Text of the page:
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Wintertime Fishing

Winter, probably the least fished time of the year. Freezing temperatures, iced guides and tough fishing, combine to create the unholy trinity of why many of us would rather ski, tie flies, or binge watch romantic comedies during the colder months. Ice Ice baby

Winter fishing can be a lot like seeing your extended family during the holidays. Uncomfortable and awkward but if you can embrace the suck, you can grab yourself a slice of grandmas awesome apple pie (with ice cream) at the end, making the gathering almost worth it. Plus you know Uncle Gary is going to have 8 too many bud heavies and create a spectacle that rivals any MTV reality show.

Winter fishing is a lot like the above, minus Uncle Gary. If you can get through the bad you can be rewarded with some trout and especially some solitude that is often too hard to find during the warmer months. For me, winter is the start of my personal fishing season, while not ideal, I try to make some lemonade (not mikes hard) out of the lemons. Listed below are some things that have helped me have more fun in the winter. Hopefully they will help you!

Don't be a Martyr

For some of us this is easier than others. If you have flexibility in planning your day on the river, try to pick a day thats on a warming trend. Looking at the night time lows and daily highs can help narrow down the day to fish. Try to choose a day with the highest of each. If you're already committed to a day that looks miserable, hopefully the following steps can help you squeeze some lemonade out of winters lemons.

Choosing Water, Patterning Where the Trout Are

Choosing the right water type can be vital in winter fishing success. This is critical on a freestone river where flows and river temperatures can change drastically throughout the day. A tail water in the winter is usually the safest bet. During the colder months trout generally can be found in the deep slower runs and pools. In my winter experience, depth is the most important. For here in New Mexico, that means I'm usually looking for water that is waist deep or greater regardless of surface speed. I tend to find that if the trout are on the feed in the slower stuff, I can usually pick up a few in the shallower stuff at the head and tail out of the run. I also tend to let the water warm up before I go. Rarely will I fish a freestone before 10am, it's also important to note that water will be the warmest at the end of the day. If you're going to see a baetis hatch and have a shot at some dry fly fishing, it usually coincides with the warmest water temps. Remember there are no hard and fast rules in fishing just generalities. Don't be afraid to experiment.

Finn hooks up in some "classic" winter freestone water.

Rigging for Success

I primarily fish a Euro rig in the winter time but will also fish suspension rigs as well. A European nymphing system is effective but the big disadvantage is your radius of presentation. I tend to wade aggressively to compensate for my lack of distance, but with ever step I take i'm flirting with the potential to fall. Dunking in the winter is not only the opposite of fun but can potentially be deadly because of onset of hypothermia. If you have to think twice about wadding into a good spot, don't. You have too much to risk. In larger rivers with bigger flows I favor a suspension rig to limit my wading.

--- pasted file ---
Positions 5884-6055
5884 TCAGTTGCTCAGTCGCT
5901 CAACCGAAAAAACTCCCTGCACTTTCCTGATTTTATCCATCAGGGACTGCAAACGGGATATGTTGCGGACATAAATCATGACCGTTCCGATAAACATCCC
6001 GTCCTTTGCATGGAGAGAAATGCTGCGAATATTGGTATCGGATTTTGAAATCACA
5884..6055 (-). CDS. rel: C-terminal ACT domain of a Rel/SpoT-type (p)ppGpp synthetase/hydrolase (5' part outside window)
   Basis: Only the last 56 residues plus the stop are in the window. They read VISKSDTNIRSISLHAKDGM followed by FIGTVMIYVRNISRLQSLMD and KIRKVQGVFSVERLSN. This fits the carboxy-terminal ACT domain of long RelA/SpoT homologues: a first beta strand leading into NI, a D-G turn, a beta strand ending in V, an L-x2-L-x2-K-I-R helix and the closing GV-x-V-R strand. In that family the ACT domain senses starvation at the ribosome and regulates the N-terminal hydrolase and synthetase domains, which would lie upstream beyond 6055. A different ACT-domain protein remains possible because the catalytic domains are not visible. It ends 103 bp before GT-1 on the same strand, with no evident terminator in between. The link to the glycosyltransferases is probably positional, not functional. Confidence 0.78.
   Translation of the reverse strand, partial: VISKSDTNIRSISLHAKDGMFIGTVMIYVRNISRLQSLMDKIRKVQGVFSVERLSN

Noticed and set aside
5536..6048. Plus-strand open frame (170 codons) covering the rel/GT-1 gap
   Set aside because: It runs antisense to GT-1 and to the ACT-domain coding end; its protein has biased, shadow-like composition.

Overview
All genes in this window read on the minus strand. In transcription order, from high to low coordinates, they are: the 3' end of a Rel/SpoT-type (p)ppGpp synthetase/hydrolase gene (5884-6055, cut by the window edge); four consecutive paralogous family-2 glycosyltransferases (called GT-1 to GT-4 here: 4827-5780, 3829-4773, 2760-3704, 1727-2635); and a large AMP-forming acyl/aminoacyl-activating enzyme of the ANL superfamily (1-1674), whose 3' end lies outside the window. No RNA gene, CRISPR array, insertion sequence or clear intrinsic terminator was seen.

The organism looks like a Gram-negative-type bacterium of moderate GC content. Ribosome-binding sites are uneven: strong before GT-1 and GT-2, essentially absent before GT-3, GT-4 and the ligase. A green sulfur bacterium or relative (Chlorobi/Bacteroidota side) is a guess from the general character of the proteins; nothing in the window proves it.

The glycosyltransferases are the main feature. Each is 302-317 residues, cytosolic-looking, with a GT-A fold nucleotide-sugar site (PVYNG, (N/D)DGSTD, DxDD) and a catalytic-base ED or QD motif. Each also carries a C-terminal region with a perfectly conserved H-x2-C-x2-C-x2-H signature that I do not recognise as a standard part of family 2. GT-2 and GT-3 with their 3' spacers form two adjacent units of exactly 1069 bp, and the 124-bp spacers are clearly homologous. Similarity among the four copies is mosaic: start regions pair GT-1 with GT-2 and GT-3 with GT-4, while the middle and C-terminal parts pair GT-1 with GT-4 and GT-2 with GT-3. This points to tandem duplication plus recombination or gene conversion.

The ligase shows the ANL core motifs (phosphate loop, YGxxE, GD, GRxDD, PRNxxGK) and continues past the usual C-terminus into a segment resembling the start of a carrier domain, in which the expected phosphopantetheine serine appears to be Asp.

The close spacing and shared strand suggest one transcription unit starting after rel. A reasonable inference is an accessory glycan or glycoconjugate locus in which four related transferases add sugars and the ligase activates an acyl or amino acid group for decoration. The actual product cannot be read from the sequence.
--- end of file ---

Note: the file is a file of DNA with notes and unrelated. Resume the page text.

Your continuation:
With the colder water temperatures trout generally tend to hangout in the lower third of the water column. Down low they don't have to expend as much energy for their slower metabolic rate. Keeping this in mind affects my rigging greatly.

On a Euro rig I'll fish my heavier fly on the dropper (top fly) and my lighter fly on the point (terminal end). Fishing the heavier fly on the dropper will keep both flies closer together in the same band of the water column. From the tippet ring I'll run a length of tippet at depth or slightly shorter than depth where my dropper will be, before splicing in another two feet of tippet for the point fly.

Weight of flies and water speed will dictate my tippet and fly selection. If you're unsure 5x is a good place to start. In my local freestone I tend to favor something simple (Rainbow Czech) to tie because I tend to loose a lot of flies nymphing deep in the winter. I"m not risking a dunking over a fly. I'll usually run an egg pattern as my point fly. After the brown trout spawn in the fall, many eggs will wash down through the winter months and provide easy protein packed meals for trout, including browns themselves. For picky tail water fish I'll rig the same way. Usually in the winter tail waters will have a lower flow so I'll still put my heavier fly on the dropper but it will usually be a perdigon with a 2.8 - 2.0 tungsten bead with an unweighted midge on the point.

My indicator set up is very similar to the one I described above. I'll run 1.5x water depth from my indicator to my first ( heavier fly) and tie two feet of tippet off to my lighter fly.


In short, try to pick a warm day, fish deep and slow, and most importantly have fun!

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